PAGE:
Elementary school students explore the roots of agriculture with Seed Survivor Mobile Classroom
Posted 9:26 a.m. on Wednesday, January 25, 2023
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LAPLACE – Local elementary school students had the opportunity to become virtual farmers, dig for fossils and plant sunflower seeds last week thanks to Nutrien Ltd.’s Seed Survivor mobile classroom, a tool interactive educational tool that instills the importance of agriculture in the next generation.
The Seed Survivor program reaches approximately 100,000 students across North America each year, according to Chloe Specker, Nutrien’s education program coordinator. The mobile classroom arrived in Louisiana in November 2022 and will remain in the state until February 24.
Last week, Seed Survivor visited students in grades two through five at West St. John Elementary, Ascension of Our Lord Catholic School, and Fifth Ward Elementary. Students learned that their food starts on the farm, not at the grocery store, and that healthy crops need nitrogen, phosphate and potassium.
“Our hope is to get kids interested in farming, build their confidence in growing healthy plants, and understand where their food comes from,” Sprecker said.
Lynda Danos, state coordinator for the Louisiana Farm Bureau’s Agriculture in the Classroom program, called Seed Survivor a fun and engaging way to teach students and a great resource for teachers.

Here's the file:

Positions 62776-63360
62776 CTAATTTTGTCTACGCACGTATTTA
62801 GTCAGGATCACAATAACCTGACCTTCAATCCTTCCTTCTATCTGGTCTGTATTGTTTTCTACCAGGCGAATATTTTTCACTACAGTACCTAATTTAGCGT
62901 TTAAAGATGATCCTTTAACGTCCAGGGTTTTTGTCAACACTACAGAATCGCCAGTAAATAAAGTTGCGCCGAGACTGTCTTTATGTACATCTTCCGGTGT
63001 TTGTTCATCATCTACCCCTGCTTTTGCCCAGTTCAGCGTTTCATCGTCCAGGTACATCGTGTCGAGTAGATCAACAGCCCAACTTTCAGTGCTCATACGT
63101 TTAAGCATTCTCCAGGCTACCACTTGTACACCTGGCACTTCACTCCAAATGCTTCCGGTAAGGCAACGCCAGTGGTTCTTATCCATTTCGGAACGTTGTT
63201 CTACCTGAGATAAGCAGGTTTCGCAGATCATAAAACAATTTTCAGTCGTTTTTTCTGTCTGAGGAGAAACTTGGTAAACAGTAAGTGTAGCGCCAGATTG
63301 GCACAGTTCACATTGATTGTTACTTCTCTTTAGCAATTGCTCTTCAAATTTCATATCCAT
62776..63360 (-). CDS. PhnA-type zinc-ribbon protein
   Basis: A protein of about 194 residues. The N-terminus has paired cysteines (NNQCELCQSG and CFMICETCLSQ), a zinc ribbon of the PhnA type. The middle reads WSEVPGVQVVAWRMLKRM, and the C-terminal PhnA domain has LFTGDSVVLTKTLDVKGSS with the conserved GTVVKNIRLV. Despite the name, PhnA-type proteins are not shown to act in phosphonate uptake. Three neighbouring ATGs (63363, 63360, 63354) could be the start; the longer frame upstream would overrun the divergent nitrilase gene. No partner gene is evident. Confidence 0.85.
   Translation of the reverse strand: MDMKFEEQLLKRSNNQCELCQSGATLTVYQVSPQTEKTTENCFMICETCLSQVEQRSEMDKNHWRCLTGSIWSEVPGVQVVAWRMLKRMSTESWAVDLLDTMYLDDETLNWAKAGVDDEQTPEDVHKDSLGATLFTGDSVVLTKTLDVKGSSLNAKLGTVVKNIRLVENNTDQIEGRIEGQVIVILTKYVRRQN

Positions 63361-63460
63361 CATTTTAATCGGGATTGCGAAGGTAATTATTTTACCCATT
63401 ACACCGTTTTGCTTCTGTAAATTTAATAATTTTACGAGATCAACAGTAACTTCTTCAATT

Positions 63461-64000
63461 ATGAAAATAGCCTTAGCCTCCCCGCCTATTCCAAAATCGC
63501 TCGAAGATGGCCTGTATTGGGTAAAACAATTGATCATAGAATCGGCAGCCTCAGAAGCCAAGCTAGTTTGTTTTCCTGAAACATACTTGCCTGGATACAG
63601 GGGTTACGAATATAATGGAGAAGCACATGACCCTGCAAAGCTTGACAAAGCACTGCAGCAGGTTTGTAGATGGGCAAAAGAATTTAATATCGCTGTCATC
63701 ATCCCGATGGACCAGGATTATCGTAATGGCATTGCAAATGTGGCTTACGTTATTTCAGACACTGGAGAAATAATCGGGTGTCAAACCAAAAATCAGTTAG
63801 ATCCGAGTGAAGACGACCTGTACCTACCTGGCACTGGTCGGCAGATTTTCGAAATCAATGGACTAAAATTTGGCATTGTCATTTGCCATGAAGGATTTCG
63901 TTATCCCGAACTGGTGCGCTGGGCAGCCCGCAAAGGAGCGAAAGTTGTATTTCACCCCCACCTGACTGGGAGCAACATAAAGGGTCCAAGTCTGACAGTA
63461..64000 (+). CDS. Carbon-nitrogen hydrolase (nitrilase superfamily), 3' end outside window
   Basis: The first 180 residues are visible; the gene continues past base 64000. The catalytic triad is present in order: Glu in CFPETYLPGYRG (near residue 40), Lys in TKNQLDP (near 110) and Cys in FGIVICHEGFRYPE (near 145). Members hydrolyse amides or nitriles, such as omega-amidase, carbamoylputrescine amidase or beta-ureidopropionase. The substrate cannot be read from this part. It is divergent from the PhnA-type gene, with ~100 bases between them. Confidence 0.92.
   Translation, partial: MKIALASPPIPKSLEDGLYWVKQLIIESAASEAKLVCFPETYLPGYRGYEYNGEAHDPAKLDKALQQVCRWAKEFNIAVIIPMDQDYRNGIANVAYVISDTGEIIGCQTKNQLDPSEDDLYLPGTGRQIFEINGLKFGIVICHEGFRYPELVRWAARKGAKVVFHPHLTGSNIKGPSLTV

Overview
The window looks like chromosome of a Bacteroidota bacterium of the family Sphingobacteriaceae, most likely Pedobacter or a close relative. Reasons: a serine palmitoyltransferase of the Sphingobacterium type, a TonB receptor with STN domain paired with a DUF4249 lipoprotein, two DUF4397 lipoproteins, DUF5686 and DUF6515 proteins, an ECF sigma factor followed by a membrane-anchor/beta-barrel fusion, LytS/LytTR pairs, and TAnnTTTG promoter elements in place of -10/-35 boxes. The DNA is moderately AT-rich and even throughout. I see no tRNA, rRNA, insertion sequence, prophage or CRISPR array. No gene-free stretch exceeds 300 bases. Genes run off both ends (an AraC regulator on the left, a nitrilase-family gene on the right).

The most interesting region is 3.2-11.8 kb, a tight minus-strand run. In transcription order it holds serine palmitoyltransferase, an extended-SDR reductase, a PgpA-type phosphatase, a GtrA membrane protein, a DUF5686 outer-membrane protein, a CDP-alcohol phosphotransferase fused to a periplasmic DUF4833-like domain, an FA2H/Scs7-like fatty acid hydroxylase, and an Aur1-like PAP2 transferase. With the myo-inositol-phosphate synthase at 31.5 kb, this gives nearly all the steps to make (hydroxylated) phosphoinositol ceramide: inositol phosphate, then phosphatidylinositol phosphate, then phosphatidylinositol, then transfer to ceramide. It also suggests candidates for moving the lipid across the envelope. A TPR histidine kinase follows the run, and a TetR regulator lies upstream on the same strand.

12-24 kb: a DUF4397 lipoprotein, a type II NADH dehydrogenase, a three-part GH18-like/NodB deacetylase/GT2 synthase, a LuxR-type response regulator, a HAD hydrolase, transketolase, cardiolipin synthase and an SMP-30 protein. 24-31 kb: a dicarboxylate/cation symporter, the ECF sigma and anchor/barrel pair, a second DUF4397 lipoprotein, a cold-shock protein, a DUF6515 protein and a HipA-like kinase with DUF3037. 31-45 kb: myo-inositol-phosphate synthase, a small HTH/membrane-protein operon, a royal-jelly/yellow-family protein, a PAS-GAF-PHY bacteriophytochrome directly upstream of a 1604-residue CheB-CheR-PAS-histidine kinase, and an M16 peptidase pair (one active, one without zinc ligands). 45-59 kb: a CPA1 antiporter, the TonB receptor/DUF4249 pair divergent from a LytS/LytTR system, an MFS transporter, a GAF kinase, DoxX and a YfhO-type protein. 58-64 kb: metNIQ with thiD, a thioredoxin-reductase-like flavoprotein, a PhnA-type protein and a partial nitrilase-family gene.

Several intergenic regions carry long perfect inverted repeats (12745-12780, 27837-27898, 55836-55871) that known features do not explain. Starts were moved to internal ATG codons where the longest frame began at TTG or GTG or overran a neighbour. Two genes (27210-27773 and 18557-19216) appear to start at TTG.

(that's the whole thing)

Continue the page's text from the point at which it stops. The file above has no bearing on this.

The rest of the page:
Fifth Ward Elementary science teacher Melissa Shuhart said Seed Survivor’s activities fill a gap in the existing curriculum.
“Our program has changed and I no longer teach plants. We used to start with the plants,” Shuhart said. “It will help on the LEAP test if they have agricultural questions, especially since Louisiana is such an agricultural state. Students learn how many things are grown and raised here. Louisiana is unique, so when we hear how much stuff we grow here, it’s an added bonus.
Inside the mobile classroom, students participated in a variety of games introducing them to the water cycle, livestock by-products, soil types found around the world and much more. The children learned that only 3% of the land can feed the world. In a demonstration with volunteers from Nutrien, students looked at a bottle of water representing the water that covers 70% of the earth, then watched as it was poured into the small cap to represent the supply in fresh water.
The students were also challenged to think about how they will feed the world in 2050, when the world’s population is expected to reach 9 billion people.
Fifth Ward student Bentley Cheney learned that there are many ways to plant a seed. He also enjoyed learning about waterways and different types of nutrients.
“It’s important to learn about this so you can grow food and crops to stay alive,” he said.
Fifth Ward student Matthew Lane said Seed Survivor taught him the components necessary for plants to survive and grow.
“The Earth needs plants because they have the resources we need,” Matthew said. “Trees produce wood, and we need wood to build things. We need vegetables to have good things that we humans can eat.
Local educators were encouraged to continue the conversation in the classroom by accessing resources and games on seedsurvivor.com.